Tackling Africa's problems will be the focal point of Britain's chairmanship of the G8 next year, Tony Blair has promised.
Mr Geldof was the brains behind Live Aid
The prime minister was speaking after meeting Bob Geldof and other members of the new commission on Africa.
Among the issues on the agenda were health - including Aids/HIV, poverty, conflict, and education.
The 16-member commission will report next spring and present its findings to the G8 summit in July 2005.
Mr Blair said he hoped the report would change the world's ability to tackle Africa's problems.
The idea was to bring the problems facing Africa together rather than having piecemeal measures, he said.
"The purpose of this is to get an agenda for change which is internationally agreed," said Mr Blair. "If that happens in itself, you will then start to find the action points happening from that."
The initiative could be an "agitator" to persuade both African nations to make painful changes and spur developed countries during world trade talks, debt discussions and UN conflict resolution efforts, he added.
Tamed pop star?
Mr Geldof, who was behind Live Aid, said he wanted the commission to rule nothing out in its bid to ensure the "absolute poverty that defines Africa is alleviated".
He suggested the commission could recommend something like the Marshall Plan which helped rebuild Europe after World War II.
And he denied he had been "tamed" by joining the commission and going "inside the tent".
"I'm the one who asked for the commission, so it could be that the prime minister and the chancellor are the
ones who came inside our tent, the activist tent if you like."
But he warned it would be a "badge of personal shame" for Mr Blair and Mr Brown if, during their time in office, they failed to bring about significant improvement in Africa.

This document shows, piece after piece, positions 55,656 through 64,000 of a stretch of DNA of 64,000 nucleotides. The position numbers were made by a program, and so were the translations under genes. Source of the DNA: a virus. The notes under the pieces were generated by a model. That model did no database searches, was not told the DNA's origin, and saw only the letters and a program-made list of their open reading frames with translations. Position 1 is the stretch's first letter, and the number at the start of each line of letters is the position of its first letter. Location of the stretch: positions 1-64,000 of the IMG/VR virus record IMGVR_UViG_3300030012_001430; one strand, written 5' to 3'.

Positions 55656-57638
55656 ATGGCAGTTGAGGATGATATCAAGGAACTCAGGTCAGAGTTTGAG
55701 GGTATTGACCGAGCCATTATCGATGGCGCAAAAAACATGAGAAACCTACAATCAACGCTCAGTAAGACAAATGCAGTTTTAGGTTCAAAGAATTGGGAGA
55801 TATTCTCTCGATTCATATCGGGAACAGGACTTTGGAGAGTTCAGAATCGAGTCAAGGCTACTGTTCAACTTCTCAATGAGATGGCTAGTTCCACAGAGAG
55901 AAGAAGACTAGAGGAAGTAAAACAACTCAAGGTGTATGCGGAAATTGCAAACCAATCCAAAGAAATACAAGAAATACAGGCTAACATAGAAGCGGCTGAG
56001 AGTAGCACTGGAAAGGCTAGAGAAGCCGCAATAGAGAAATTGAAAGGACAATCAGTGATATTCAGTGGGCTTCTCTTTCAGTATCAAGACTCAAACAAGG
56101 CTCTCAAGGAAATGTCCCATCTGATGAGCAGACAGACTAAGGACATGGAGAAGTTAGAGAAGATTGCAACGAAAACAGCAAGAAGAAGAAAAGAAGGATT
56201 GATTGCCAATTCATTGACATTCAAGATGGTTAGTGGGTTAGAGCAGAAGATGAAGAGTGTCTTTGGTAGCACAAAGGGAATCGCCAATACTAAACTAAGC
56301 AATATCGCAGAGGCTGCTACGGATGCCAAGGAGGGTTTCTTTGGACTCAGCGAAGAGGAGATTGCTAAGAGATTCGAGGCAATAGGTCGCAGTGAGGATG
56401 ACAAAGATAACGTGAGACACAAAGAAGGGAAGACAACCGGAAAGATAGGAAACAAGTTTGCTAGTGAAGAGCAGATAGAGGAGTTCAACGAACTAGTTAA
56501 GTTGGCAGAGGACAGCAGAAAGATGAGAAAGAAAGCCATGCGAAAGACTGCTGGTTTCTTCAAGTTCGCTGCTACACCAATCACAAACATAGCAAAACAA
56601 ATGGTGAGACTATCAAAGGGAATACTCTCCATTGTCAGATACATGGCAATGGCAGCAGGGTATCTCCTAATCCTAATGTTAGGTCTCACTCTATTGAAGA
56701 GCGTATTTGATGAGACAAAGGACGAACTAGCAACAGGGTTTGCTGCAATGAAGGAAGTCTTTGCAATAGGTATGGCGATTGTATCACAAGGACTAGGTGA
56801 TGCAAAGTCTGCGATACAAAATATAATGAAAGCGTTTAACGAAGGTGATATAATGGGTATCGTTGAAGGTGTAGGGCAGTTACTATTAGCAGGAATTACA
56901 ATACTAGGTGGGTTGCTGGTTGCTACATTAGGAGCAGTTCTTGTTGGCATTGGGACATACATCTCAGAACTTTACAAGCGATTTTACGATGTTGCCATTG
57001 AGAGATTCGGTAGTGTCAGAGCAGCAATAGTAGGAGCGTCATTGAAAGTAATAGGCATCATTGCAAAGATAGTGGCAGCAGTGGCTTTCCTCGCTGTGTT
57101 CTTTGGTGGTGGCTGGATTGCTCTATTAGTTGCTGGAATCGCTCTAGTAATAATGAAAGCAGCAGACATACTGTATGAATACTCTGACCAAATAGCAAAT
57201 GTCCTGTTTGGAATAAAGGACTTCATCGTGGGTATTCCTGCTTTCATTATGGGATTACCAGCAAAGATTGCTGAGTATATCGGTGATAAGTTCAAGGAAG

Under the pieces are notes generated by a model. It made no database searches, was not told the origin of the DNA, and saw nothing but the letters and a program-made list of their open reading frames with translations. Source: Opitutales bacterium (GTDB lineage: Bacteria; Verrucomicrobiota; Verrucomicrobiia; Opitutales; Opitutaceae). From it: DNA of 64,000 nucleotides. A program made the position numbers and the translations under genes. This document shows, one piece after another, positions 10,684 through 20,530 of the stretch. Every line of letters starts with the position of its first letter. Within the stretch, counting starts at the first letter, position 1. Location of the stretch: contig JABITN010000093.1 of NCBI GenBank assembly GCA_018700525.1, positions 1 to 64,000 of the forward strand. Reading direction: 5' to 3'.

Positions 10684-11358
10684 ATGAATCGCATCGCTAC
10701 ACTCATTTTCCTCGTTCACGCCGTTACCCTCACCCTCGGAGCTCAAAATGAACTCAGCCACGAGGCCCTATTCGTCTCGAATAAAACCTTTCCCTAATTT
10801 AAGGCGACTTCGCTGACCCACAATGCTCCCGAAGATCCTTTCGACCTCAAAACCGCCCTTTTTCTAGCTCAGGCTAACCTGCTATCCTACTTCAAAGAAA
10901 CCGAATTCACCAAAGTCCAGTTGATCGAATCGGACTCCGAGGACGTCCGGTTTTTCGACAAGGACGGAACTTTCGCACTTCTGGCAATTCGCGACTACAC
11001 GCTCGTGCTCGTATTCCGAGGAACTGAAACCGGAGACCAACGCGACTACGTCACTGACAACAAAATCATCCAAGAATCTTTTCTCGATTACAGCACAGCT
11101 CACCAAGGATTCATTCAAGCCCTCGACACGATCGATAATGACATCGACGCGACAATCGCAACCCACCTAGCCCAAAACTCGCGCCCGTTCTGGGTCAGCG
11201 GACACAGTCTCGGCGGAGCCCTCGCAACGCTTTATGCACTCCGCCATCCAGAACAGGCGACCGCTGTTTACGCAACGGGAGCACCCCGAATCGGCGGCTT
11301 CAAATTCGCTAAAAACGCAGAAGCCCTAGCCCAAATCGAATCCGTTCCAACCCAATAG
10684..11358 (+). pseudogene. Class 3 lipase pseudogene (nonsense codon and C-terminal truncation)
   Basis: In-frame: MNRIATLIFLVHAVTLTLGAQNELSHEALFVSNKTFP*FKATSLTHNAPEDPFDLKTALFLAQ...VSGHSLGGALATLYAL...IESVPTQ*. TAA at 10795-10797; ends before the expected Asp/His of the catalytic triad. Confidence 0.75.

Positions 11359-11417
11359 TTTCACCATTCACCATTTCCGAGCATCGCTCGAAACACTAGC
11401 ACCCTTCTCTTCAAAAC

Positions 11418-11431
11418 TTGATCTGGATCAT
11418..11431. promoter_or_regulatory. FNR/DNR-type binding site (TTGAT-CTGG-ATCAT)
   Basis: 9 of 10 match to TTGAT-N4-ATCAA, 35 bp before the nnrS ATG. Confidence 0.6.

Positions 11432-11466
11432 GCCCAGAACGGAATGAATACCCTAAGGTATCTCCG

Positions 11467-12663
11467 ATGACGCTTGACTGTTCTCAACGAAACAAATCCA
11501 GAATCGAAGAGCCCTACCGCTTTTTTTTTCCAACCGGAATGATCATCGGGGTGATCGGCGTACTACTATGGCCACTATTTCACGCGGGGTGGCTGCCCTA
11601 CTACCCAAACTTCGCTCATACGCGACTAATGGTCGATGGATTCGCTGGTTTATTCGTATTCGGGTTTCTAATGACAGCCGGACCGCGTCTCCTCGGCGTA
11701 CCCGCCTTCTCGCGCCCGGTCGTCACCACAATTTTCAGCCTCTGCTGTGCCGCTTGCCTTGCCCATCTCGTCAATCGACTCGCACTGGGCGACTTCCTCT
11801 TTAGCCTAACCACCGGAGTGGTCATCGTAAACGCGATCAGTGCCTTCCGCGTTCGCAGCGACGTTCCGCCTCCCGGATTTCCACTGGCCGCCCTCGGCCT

After the talks, he said he hoped the commission's work would reanimate the public debate on Africa.
"We cannot accept the idea of people dying on our screens every night for ever," he added.
UK International Development Secretary Hilary Benn, who is also one of the commissioners, said ahead of the meeting: "Africa is the only continent that has grown poorer over the last 25 years".
Mr Benn said that progress on beating Africa's massive poverty problems was not happening rapidly enough and that without much greater effort from the global community it was clear that the Millennium Development Goals will not be met.
The goals, agreed at a United Nations summit in 2000, set an agenda for tackling some of the most urgent global problems by 2015.
Among the commissioners are some high-level Africans, including Ethiopian Prime Minister Meles Zenawi and South African Finance Minister Trevor Manuel.
At the post-talks news conference, Tanzanian President Benjamin Mkapa challenged claims that bad governance was at the root of Africa's problems.
He said the commission might replicate existing proposals but could create the right political will.
Asked whether another commission on Africa was needed, President Mkapa replied: "I would ask why preachers every Sunday preach in spite of the fact that the Bible has been with us for 2000 years."
British development agencies have welcomed the new commission.
Speaking on behalf of the members of the British Overseas Aid Group (BOAG), Mike Aaronson, Director General of Save the Children said: "Africa is crippled by poverty and is a long way from reaching the UN's anti-poverty goals. Any initiative that provides real solutions is a welcome step."
This was a view echoed by Mr Benn who said that with all the problems facing Africa "surely it is better that we are talking about the situation, than if we are not".